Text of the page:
Again, it all comes back to Burnette. I would never call this characterization of Billie “lucid.” And, quite frankly, I can’t blame the singer for her various mechanisms of escape, especially after hearing the atrocities of her life: undergoing attempted rape, growing up in a brothel, entering an abusive relationship that introduced her to heroin, having multiple arrests and a prison sentence in a West Virginia penitentiary, enduring her grandmother dying in her arms when she was 7—not to mention the depth of racism and bigotry she experienced as a black, female celebrity and jazz singer in the ‘30s and ‘40s. The stories truly feel torturous—to the point my theatre companion and I wished Red Barn had gotten a liquor license just for this event. A few mind-numbing martinis would have helped the audience, too.
When Burnette loses herself in these stories, there is a deep level of sadness that emanates from her soul. It’s raw pain—pure and simple—and it’s only masked by a refill of her gin and a set break for a fix. Every detail of the show is thoughtful. When she exits for her untimely intermission (not the audience’s; it’s an intermission-free show), the band keeps playing, as if it’s just another night on the road with Billie. Her arrival back onstage reveals a fallen glove, which she asks the drummer to pull up for her. It’s a slight movement that shows us why Holiday wore long gloves—to hide her track marks. This quick sojourn mid-show felt plausible after watching the performer go down the rabbit hole of her life.
Her return to the stage also brings with it a deeper solitude, again prolifically magnified by Burnette in a graceful yet brassy boldness that fleshes out Holiday’s personality. She’s quick to make jokes, interact with the audience, relive her misfortunes with complete vulnerability, and without apologies. From stage to bar to table, Burnette walks the walk and talks the talk.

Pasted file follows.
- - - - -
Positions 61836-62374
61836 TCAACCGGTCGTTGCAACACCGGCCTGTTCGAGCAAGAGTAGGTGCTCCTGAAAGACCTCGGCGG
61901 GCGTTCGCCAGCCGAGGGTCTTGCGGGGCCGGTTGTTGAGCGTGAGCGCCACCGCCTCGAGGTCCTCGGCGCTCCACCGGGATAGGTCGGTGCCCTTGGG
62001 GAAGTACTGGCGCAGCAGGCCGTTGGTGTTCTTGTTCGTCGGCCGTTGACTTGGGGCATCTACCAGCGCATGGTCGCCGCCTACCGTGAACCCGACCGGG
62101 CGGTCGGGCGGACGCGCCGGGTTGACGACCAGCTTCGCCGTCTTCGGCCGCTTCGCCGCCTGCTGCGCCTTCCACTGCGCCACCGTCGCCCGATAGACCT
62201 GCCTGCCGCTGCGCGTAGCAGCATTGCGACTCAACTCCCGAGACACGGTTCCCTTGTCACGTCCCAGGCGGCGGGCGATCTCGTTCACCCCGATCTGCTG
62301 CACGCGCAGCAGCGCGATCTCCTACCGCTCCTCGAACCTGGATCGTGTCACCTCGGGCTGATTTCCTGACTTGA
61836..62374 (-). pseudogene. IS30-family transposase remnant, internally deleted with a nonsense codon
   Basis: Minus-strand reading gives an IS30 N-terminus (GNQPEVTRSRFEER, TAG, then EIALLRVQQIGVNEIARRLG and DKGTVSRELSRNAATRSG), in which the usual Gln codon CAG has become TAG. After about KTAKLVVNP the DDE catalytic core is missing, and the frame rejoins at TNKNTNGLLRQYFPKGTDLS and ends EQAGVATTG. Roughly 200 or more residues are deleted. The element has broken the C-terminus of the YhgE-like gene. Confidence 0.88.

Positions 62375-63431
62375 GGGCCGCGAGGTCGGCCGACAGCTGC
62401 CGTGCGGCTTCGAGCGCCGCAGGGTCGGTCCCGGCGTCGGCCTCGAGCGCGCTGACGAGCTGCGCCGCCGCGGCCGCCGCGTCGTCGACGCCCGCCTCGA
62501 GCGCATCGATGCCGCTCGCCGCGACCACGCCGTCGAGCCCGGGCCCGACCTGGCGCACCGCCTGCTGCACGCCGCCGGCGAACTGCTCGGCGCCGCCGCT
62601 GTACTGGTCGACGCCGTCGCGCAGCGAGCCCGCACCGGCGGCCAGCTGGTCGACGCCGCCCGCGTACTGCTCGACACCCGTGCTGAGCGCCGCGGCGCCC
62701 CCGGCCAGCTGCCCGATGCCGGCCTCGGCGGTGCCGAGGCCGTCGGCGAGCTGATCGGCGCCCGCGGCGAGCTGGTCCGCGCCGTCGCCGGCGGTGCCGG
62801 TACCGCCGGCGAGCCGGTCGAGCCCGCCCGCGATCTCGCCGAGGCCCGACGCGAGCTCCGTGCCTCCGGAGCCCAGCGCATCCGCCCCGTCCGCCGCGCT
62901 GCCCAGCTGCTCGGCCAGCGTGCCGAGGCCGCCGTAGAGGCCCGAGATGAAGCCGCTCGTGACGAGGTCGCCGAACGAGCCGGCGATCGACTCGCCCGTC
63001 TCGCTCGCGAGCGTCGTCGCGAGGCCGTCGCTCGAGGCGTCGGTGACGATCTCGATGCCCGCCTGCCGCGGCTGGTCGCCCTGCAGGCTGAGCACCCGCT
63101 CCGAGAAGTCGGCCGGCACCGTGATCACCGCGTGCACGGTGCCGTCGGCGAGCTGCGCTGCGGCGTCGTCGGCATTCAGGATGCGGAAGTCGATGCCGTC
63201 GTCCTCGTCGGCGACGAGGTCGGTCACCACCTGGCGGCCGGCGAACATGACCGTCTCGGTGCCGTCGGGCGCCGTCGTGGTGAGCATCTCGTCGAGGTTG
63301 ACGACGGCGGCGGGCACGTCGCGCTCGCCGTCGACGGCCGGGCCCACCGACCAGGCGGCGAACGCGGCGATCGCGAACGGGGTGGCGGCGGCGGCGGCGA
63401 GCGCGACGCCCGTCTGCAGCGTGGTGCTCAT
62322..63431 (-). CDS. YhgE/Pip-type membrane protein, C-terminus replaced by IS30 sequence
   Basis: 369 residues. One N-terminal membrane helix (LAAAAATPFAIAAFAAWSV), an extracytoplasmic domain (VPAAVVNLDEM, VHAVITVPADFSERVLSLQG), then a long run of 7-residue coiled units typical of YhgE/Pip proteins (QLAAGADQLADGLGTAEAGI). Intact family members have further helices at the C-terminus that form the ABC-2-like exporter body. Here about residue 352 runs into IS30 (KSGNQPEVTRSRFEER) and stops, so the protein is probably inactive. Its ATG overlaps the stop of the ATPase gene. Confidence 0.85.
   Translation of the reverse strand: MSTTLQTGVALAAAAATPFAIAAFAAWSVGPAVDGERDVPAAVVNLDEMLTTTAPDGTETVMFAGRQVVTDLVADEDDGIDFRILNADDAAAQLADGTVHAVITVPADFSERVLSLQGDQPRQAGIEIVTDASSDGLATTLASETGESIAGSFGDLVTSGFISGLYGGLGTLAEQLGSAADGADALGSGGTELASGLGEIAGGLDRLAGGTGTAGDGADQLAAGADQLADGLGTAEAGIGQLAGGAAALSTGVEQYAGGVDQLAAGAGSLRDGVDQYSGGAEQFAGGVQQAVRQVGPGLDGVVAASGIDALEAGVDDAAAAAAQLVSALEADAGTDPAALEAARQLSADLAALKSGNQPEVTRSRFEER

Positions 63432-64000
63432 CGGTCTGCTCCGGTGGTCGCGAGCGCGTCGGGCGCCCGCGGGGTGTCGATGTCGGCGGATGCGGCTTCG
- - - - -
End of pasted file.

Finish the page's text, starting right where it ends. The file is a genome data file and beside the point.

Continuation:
And, boy, can she sing! Her renditions of “God Bless the Child,” written for Holiday’s mother, “The Duchess,” Bessie Smith’s “Gimme a Pig Foot (and a Bottle of Beer),” “T’ain’t Nobody’s Business,” and “Somebody’s on My Mind” astound. However, Burnette’s full emanation of character comes more than halfway into the set list, when she finds that perfect balance of Billie’s voice and her own. “Strange Fruit” will bring chills to the audience. My only qualm is with the fact that some dialect gets over-stylized with that muted horn sound that Holiday mastered. When Burnette drops that expectation and manages to find the sweet spot between her natural voice and Billie’s, it’s perfection.
The set, done by Randall Enlow and Lance Howell, is great. The audience is set up in the round, with nightclub tables scattering the front, and a perfect bar in the back corner, all facing the stage. Lighting by Thomas Salzman is cozy; direction by David Loudermilk brings to life the seedy intimacy of the show. Perhaps one of the main technical aspects not covered is how Holiday often would require a really tight spotlight on her during performances, so she didn’t have to see the audience. I don’t recall this happening. “Deep Song” ends the hour-and-a-half performance in black—with a variation of lights dimming throughout the house, ending with Burnette highlighted before fading out. Though befitting to the material, I wanted to see a very fixated and compacted glow on Burnette only, without distraction. Perhaps this couldn’t be done in the space; I don’t know. But, like Holiday, Burnette deserves even more of that undivided attention.
No need to wait for VH1 to release another episode of “Behind the Music” (the last one was in 2014). Red Barn has a live version which surpasses the show tenfold—a tell-all and a concert in one. Led by a phenomenal local actress (and lead singer of local band LaCi), Burnette will earn a notch on your radar from here forward.